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PostPosted: Fri Jun 07, 2013 4:35 pm 
aka Leo Swayer
aka Leo Swayer
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Joined: Wed Jun 18, 2008 7:15 pm
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Location: Wales.UK
I've bought a Lexus IS200 for swooshing about in this 'summer'.
Just picked it up from the local garage after its service and unfortunately they were unable to remove 5 of the 6 spark plugs :shock:
I wasn't able to leave it with them long enough for them to try soaking them with Plus Gas or some such, i will do this periodicly myself over the next couple of weeks and then take it back for them to try again.

In the meantime, anybody got any tried and tested safe ways to remove them? According to the mechanic they are 'beyond b*stard tight' :D


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PostPosted: Fri Jun 07, 2013 5:07 pm 
Retro Guru
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Location: The Cock Inn, Tillett, Herts
If they've corroded in the head (a sign they've not been change in living memory ) then soaking then might help, but if they've been over torqued it won't.

If all else fails and you muller them then a broken plug extractor will probably save the day, but there's still a fair chance you may need to split the engine and get the head off.


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PostPosted: Fri Jun 07, 2013 5:21 pm 
Old School Grand Master
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Run the engine up for a few minutes then give the a go - I assume the IS has an alloy block. I had the reverse on my volvo where 2 out of 5 plugs were slightly loose meaning it ran rough and sounded like i had a badly blowing exhaust till it was up to running temperature.

The 2 offending plugs needed maybe an 1/8th of a turn (if that)

Oh and a big breaker bar (my personal fave ar old Raleigh 501 Reynolds bars!)


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PostPosted: Fri Jun 07, 2013 5:35 pm 
Old School Grand Master
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Joined: Mon Jun 14, 2010 9:06 pm
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Location: Herts UK
if t he garage cannot do it, then it does not bode well.

as ^^^ said, try with a warm head. what may happen is that the plug snaps off - not the end of the world as you will need to take off the head and remove the remnants, worse is if the threads in the head get pulled out - that will need head off and helicoil inserts.

oh, and there is a chance bits of the plug will drop down into the cylinder :o


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PostPosted: Fri Jun 07, 2013 5:46 pm 
Retro Guru
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Location: The Cock Inn, Tillett, Herts
Theresa reasonable chance broken plugs can be remove with an extractor without removing the head, though it's not guaranteed. Had to do a Dorf Kak recently and managed to remove both broken plugs successfully, though getting that POS running only added about 30p to its value...


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PostPosted: Fri Jun 07, 2013 6:02 pm 
aka Leo Swayer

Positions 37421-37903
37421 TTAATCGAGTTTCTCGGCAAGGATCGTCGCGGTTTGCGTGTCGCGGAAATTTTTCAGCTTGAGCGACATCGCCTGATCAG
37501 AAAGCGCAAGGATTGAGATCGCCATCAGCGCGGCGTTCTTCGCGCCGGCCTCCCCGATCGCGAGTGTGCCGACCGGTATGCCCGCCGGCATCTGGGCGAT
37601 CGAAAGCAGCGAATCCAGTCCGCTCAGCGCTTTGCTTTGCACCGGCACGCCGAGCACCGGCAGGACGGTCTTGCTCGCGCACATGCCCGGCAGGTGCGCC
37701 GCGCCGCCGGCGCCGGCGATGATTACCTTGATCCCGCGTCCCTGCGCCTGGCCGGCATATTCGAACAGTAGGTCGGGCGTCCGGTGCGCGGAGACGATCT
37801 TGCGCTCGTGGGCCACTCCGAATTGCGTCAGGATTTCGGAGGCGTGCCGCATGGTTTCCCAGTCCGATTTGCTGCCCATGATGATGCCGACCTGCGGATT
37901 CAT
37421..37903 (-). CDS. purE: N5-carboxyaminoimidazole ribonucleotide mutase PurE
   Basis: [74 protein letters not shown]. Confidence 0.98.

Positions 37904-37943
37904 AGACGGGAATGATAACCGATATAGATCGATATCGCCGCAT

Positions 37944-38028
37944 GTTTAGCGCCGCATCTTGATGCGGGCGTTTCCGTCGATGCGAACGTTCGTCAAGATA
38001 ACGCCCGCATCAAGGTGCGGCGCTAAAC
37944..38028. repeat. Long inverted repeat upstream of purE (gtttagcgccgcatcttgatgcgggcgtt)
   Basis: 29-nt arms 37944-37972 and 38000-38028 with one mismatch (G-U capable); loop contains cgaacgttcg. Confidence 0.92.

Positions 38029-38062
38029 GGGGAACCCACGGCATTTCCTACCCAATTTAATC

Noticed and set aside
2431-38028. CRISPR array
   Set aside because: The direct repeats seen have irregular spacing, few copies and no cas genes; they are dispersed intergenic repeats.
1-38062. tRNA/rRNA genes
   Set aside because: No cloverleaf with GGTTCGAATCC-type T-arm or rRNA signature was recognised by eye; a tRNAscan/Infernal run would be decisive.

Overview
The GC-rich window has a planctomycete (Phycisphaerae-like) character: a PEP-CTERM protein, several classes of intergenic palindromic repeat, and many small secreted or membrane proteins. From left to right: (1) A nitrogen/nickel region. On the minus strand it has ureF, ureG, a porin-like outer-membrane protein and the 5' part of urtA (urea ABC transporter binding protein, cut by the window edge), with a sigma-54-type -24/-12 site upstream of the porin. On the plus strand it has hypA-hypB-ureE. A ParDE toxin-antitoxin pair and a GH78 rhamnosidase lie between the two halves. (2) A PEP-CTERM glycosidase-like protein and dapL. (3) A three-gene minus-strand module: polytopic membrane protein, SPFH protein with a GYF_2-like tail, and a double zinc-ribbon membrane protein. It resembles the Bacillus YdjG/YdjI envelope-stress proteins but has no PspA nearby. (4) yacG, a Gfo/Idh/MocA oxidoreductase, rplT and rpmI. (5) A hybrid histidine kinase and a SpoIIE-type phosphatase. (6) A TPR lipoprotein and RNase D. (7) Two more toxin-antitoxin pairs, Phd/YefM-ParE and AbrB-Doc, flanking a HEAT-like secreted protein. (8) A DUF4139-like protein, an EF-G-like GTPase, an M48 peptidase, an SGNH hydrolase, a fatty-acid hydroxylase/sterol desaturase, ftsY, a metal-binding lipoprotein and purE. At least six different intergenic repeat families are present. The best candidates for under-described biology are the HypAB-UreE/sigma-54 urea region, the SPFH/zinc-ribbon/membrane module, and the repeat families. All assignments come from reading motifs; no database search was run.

aka Leo Swayer
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Joined: Wed Jun 18, 2008 7:15 pm
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Location: Wales.UK
To be fair i didn't really give the garage any extra time to do it as i needed the car.
The single plug that they did manage to remove didn't look too bad at all and was a non standard iridium one so thankfully they haven't been in there from new :shock: :lol:

On a side note, the air filter looked like it had been used as a growbag :lol: , she went well before, drives like a different car now :D Although the state of the air filter fills me with fear re the plugs :shock:


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PostPosted: Fri Jun 07, 2013 6:07 pm 
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Joined: Wed Apr 12, 2006 12:33 pm
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Location: The Home Of Mountain Biking, And All Great Things.
I would try them after you have driven her a while.


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PostPosted: Fri Jun 07, 2013 6:11 pm 
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Location: Antwerp, Belgium
highlandsflyer wrote:
I would try them after you have driven her a while.


Why am I thinking about Snow White and the seven dwarfs?

:lol:


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PostPosted: Fri Jun 07, 2013 6:14 pm 
aka Leo Swayer
aka Leo Swayer
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Joined: Wed Jun 18, 2008 7:15 pm
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Location: Wales.UK
The only time i've had a similar problem was on a Suzuki GS125 :D
I managed to get that out buy tightening it slightly, which must have broken the corrosion, and then it came straight out.


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PostPosted: Fri Jun 07, 2013 6:19 pm 
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Joined: Fri Oct 14, 2011 8:41 pm
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Location: Cumbria
Don't bother with the last plug.........kick the tyres and light the fires :D

Shaun


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